Activism in the 21st century has long since changed since the introduction of the internet and the social spaces everyone being online has created. More and more major issues are being dealt with via hashtags online to stir up support and awareness until it builds enough attention to force real action to take place. While some consider it lazy or call it “slacktivism”, I personally think it can be very beneficial and considering today’s technological age, the internet is the best way to spread things to a large audience. Considering everyone is in these shared internet spaces it is very easy to see just how quickly the textbook Digital Media and Society brings up the idea of Disruptive Spaces in the chapter on Digital Activism. The textbook defines disruptive spaces as “emergent online spaces that may function as a springboard for movements”. Movements such as #MeToo and its sister hashtag #TimesUp are both recent examples of digital activism in disruptive spaces creating real change in the outside world.
Having recently done a presentation on #MeToo for a class I am in, I am well aware of the history and continuing spread the #MeToo movement and the change it has brought about having started as simply a Disruptive Space. #MeToo was started by Tarana Burke
and popularized by Alyssa Milano after her wanting to “give people a sense of the magnitude of the problem”. #MeToo is essentially a call to end sexual assault and harassment especially in the workplace and it encourages people to put it as their status on social media if they have experienced such assault or harassment. It has spread like wildfire since its conception in October 2017 getting 500,000 tweets within 24 hours of its initial posting on twitter and had been in 12 million posts on Facebook being used by 4.7 million people. Considering this is all within 24 hours and the hashtag is still being used today there is no telling just how many posts and tweets it has been apart of. Anyone interested in learning about the community of people that have formed around this hashtag and the movement it created can always find it on twitter or visit the movements central support website to join the cause.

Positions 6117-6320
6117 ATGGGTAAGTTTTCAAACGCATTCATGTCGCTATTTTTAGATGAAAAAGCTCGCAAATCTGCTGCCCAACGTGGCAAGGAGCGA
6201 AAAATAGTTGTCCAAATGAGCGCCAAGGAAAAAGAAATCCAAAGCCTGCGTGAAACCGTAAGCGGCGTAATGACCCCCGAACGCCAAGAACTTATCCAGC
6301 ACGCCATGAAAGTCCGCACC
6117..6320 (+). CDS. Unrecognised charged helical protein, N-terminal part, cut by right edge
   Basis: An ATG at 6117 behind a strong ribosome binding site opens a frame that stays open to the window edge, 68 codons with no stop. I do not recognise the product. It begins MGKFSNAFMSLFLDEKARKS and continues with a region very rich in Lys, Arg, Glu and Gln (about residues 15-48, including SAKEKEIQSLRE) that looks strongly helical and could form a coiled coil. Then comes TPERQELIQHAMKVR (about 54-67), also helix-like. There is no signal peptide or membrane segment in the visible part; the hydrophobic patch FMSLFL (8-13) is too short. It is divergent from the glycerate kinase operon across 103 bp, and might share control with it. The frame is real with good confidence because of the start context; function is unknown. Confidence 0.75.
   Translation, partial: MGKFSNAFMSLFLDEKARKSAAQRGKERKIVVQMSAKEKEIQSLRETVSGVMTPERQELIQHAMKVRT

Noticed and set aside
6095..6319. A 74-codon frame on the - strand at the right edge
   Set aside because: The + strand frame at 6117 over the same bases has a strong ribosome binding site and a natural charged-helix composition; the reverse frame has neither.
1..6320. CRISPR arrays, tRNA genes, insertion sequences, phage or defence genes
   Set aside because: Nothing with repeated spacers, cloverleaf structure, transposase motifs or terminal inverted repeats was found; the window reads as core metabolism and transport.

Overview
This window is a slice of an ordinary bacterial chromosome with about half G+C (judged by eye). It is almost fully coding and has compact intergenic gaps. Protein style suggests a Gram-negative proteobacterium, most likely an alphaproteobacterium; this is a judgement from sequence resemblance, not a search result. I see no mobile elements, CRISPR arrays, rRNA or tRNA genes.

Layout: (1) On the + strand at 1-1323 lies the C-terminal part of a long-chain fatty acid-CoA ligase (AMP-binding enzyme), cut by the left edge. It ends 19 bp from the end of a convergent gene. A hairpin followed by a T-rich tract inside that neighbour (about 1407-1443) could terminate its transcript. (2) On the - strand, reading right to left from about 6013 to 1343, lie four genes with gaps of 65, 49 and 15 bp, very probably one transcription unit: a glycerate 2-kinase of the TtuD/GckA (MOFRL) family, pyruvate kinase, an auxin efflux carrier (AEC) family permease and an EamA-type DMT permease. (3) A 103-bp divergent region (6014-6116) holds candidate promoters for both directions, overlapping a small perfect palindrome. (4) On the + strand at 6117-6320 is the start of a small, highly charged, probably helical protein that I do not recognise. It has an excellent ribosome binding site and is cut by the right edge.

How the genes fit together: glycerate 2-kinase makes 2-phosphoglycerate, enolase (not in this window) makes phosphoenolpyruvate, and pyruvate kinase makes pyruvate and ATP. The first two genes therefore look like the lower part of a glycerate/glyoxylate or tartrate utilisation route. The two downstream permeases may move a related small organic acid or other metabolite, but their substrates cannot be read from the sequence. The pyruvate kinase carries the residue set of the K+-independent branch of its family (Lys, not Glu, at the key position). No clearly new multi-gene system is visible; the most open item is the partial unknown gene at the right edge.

Not only has the hashtag spread rapidly through the US it also spread very quickly world wide reaching upwards to 85 countries and a countless number of people. Because of the massive outreaching of support and awareness this once small Disruptive Space has come so far as to expose and accuse many large Hollywood names such as Harvey Weinstein and political figures as well such as Senator Al Franken causing the termination of their jobs regardless of their previous standings. Having the ability to call out big name celebrities and political figures proves the power of the hashtag to cause real social change and bring an end to the suffering so many have encountered in the workplace. While some people do not agree with digital activism and criticize it as being lazy or less “real” than going out and marching with signs or talking with legislators, hashtags and activism bring real awareness to issues and provide avenues for things like marches and legislative action to become an idea. Just as petitions were used in yesteryear’s to bring awareness to issues and stir up enough support to cause change, hashtags provide the modern digital society version and it is just as effective if not more. In the modern world with everything going digital is it really a surprise modern activism and social movements would go digital as well?